Knocking Down Silos: Transitioning the Enterprise to Agile

In this article, the structure of the misaligned IT organization is revealed as process-centric silos which have created an ever-widening chasm with business clients that the enterprise organization is supposed to serve.

In a previous article addressing the challenges of Enterprise Requirements Management , it was suggested that the legacy enterprise organization requires restructuring so that productivity gains promised by Agile methods can take root and grow. At the same time, there is a growing chorus of IT skeptics who are singing about the ineffectiveness of the CIO.  Legacy enterprise organizations struggle to stay coupled with business drivers, with the most collaborative relationship occurring at the CIO-to-peer level.

In this article, the structure of the misaligned IT organization is revealed as process-centric silos which have created an ever-widening chasm with business clients that the enterprise organization is supposed to serve.This chasm is best bridged using Lean and Agile methods. Enterprise agility begins with building trust by rapidly creating business value using cross-functional teams that can be scaled upward. Agile barriers and enablers are presented to allow CIOs to assess their organization's potential for restructuring and adapting to Agile.


The legacy IT enterprise organization is a structure consisting of silos of technologists that rarely collaborate with business units (see Figure 1). This organization pattern of silos has been called the "Technology Organization" by Kirk Knoernschild in an excellent article on the Agile Matrix. These silos come about from good intentions as well-meaning process experts attempt to decompose software development into repeatable sub-processes. Once specialized process (such as requirements management or object model analysis) becomes the focus of an organization, time-to-market begins to slow, and survival becomes management's highest priority within the silo. Project teams become matrix units where specialists from each area participate in virtual project teams and, in the truly dysfunctional case, are assigned to multiple projects at the same time. The management role becomes a specialization in maximizing the project load for each resource in the silo. Organizations with this structure can manage waterfall projects successfully, but speed and change-tolerance suffers. Symptoms of such organizations are manifest as well-formed change control structures emerge to protect the already over-burdened resources from unplanned and unexpected work. Managers of these resources focus on protecting their resources from "the business," and are seen as good managers if they can "manage their business clients."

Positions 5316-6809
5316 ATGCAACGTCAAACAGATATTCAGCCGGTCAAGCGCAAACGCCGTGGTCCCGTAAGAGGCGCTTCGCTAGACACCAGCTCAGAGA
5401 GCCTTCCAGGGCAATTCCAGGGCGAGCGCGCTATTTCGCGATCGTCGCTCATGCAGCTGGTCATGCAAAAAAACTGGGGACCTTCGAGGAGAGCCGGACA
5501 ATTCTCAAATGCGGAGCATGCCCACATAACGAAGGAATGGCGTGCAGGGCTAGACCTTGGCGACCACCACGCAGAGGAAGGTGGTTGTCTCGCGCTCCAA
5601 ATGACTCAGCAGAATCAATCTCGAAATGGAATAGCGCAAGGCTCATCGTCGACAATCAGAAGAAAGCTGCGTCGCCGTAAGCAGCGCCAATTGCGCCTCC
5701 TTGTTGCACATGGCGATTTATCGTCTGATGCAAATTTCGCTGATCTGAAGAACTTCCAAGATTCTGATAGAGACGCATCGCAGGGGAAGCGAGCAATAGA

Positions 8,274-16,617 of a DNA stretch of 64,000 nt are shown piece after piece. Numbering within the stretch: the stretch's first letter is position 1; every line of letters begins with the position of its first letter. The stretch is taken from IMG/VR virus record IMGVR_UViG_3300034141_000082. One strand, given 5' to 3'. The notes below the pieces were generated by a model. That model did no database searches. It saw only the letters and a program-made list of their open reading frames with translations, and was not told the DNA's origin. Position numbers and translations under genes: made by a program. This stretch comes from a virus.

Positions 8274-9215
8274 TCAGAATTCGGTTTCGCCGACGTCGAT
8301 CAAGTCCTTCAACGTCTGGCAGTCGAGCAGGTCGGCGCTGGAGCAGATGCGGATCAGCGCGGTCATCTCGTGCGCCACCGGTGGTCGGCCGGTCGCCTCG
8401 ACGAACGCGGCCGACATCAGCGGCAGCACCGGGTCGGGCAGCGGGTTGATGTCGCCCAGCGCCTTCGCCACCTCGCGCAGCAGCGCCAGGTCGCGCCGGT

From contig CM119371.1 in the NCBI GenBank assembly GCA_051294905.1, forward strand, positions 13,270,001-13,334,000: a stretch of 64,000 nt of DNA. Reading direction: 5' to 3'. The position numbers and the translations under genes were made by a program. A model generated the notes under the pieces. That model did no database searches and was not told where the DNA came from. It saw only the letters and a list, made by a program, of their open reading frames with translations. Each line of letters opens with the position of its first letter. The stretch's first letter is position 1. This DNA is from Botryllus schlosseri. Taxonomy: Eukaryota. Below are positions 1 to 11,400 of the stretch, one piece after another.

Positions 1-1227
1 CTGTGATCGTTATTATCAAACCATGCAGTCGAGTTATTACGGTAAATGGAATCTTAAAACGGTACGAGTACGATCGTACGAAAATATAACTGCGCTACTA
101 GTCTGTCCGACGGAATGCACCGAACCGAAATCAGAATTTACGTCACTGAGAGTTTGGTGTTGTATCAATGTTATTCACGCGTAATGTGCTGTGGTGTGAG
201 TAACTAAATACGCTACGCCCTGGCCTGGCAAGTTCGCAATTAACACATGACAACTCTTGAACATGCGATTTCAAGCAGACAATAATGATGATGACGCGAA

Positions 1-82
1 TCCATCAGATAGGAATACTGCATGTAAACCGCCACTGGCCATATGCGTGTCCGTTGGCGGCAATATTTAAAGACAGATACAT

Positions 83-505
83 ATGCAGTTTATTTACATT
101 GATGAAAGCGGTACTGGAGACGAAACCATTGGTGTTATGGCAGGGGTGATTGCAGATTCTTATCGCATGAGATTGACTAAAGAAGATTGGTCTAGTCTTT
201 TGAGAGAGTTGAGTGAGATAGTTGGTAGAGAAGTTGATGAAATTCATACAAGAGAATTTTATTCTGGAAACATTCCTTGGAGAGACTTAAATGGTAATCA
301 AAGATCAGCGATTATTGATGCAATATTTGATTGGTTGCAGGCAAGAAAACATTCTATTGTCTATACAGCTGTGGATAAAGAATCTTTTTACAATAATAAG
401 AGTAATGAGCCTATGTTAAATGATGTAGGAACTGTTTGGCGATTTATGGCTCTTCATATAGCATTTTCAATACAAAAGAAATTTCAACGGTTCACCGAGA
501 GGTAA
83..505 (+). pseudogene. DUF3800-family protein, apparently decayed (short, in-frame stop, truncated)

Figure 1: The legacy enterprise organization structure. Note that as the organization grows, project managers are added to each silo to manage resource tasking activities as resources are spread across multiple projects. Silos in this organization tend to line up with different phases and activities of the waterfall life-cycle, creating a focus on process and not product.

The Legacy Enterprise Organization: Yearly Planning and the Origination of the Death March
Sometime in the middle of the summer, the enterprise project cycle typically begins. Struggling project managers are asked to review and "SWAG" project briefs for next year's project list.[3] This up-front planning effort is clearly a Lean anti-pattern, and violates the principle of eliminating waste, since up-front specification is wasteful in software development. Even worse, this activity is a clear distraction from current project work at best, and at worst, it commits an entire organization's resources to next year's activities with no information other than short summaries of capabilities and business cases. The yearly planning cycle fixes scope, resources, and delivery date. Experienced Agile practitioners will attest to the variation in estimates for just 10-day cycles. With this basic truth of technical product development established, it borders on absurd to commit millions of dollars of resource capacity to long range software development projects with fixed scope and no opportunity to allow discoveries to feedback into the original plan. Instead "discoveries" are treated as planning errors.

The enterprise project planning


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